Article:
The subsystem driver itself is not an active driver and relies on application software to make use of the provided APIs to configure it. Application software is responsible to monitor the system for external inputs and communicate changes to input/output stream properties to the subsystem through provided APIs, and trigger the subsystem auto reconfiguration process.
To integrate and use the Video Processing Subsystem driver in a user application, the following steps must be followed:
1. Include the subsystem header file xvprocss.h that defines the subsystem object.
2. Declare an instance of the subsystem object in the application code:
3. Initialize system peripherals (timer, interrupt controller, UART, etc.) in the application.
4. If delay routine is defined at application level using a timer, this must be registered with the subsystem:
void XVprocSs_SetUserTimerHandler(XVprocSs *InstancePtr,
If the application is not using the timing peripheral to implement the timeouts, skip this step. The Subsystem driver internally uses the platform-specific delay handler.
5. Initialize Video Processing Subsystem at Power-On.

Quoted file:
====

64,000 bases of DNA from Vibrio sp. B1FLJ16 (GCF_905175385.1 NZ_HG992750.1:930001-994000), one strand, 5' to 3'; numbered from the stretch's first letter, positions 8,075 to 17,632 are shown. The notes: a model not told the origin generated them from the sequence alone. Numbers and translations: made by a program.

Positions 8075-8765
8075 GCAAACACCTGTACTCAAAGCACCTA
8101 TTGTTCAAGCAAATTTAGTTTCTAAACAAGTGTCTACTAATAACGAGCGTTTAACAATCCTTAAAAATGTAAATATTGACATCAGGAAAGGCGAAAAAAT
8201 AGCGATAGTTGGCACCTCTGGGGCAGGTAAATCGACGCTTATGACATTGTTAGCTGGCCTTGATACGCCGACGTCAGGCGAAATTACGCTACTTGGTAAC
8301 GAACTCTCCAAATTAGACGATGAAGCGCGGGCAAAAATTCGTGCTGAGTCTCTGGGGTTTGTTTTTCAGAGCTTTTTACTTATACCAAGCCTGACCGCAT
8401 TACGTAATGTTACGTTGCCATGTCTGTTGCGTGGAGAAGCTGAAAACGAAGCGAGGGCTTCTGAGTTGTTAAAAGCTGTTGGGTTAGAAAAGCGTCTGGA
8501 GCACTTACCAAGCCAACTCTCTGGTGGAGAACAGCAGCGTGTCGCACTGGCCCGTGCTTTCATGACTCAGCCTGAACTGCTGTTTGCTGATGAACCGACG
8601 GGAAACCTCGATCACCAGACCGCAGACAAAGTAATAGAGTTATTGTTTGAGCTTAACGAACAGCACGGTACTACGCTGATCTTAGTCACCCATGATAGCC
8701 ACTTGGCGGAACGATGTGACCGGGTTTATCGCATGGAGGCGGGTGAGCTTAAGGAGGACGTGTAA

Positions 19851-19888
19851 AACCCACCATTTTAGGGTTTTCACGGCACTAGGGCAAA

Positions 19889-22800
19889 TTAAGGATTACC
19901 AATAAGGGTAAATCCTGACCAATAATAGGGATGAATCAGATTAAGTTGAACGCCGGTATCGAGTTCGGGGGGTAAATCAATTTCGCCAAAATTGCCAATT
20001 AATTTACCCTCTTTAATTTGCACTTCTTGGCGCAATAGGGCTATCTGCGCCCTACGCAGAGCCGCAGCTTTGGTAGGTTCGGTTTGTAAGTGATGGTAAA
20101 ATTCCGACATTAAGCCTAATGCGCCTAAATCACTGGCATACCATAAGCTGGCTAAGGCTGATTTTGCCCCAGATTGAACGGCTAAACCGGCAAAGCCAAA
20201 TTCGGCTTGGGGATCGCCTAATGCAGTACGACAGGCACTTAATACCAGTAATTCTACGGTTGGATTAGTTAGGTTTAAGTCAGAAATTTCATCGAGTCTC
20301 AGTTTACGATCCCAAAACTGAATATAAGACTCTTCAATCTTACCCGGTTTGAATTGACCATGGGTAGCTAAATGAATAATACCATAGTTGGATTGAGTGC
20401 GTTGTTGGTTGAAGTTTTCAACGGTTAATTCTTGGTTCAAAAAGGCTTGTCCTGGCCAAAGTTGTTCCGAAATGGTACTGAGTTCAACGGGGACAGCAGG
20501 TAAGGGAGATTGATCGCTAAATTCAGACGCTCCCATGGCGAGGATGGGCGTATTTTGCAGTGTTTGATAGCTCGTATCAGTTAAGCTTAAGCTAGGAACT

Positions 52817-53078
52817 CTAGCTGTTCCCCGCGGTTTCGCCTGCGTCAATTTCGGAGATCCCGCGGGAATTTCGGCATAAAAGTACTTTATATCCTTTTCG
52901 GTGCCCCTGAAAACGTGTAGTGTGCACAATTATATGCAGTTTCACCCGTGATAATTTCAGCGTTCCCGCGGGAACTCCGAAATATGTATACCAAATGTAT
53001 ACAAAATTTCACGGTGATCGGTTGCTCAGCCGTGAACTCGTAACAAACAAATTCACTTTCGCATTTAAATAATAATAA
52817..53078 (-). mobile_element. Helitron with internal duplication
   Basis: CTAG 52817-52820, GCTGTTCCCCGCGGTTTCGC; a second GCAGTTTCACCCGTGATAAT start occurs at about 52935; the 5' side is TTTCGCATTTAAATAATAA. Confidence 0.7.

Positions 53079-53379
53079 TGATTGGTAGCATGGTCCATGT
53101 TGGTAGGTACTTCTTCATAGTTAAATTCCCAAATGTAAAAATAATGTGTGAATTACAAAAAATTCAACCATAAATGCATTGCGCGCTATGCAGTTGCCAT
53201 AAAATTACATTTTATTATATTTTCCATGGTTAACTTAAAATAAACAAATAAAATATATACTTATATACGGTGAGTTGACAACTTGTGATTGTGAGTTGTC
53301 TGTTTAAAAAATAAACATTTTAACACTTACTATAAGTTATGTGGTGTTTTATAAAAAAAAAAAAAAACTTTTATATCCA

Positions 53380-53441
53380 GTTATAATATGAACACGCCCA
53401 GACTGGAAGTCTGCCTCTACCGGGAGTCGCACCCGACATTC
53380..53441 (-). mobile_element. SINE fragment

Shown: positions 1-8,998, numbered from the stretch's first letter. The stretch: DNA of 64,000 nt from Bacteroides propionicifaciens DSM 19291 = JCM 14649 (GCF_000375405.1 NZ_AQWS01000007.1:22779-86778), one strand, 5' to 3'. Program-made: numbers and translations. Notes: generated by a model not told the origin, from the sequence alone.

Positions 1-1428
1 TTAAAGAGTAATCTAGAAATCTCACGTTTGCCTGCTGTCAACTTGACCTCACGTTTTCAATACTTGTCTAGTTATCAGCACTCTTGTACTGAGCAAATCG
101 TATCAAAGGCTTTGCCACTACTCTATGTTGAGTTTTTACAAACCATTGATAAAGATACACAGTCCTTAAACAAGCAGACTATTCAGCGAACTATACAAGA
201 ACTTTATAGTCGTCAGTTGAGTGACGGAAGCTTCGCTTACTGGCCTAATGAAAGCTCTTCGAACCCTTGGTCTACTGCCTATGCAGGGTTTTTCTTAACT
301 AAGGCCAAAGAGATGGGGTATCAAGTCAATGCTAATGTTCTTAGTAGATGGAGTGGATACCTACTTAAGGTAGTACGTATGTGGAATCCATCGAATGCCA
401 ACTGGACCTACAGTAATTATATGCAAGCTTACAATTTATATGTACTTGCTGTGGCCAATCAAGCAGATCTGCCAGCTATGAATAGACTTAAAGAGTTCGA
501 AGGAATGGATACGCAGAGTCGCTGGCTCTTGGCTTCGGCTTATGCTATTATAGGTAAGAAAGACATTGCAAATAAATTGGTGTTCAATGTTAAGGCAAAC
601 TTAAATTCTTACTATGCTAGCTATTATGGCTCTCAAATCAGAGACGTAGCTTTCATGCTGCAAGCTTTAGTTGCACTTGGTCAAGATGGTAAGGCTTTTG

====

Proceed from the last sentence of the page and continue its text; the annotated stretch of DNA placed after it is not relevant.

int XVprocSs_CfgInitialize(XVprocSs *InstancePtr,
Accesses the HW configuration determines the included subcores and initializes them to the power on default. The input and output stream resolution is set to 1080p at 60 Hz, RGB, and color depth is 10-bit. Finally all the cores are reset and the subsystem Ready flag is set.
6. Configure subsystem:
int XVprocSs_SetSubsystemConfig(XVprocss *InstancePtr);
This API is the entry point and trigger mechanism for the subsystem processing control flow. It examines the input and output stream properties and validates them against the supported feature set. If the use case is supported, the driver determines the subcores required to implement the use case, builds a data flow network, configures cores in the network, and starts the video pipe.
Now, the subsystem is ready for use and the application software monitors changes in the system input or output and communicates those changes to the video subsystem.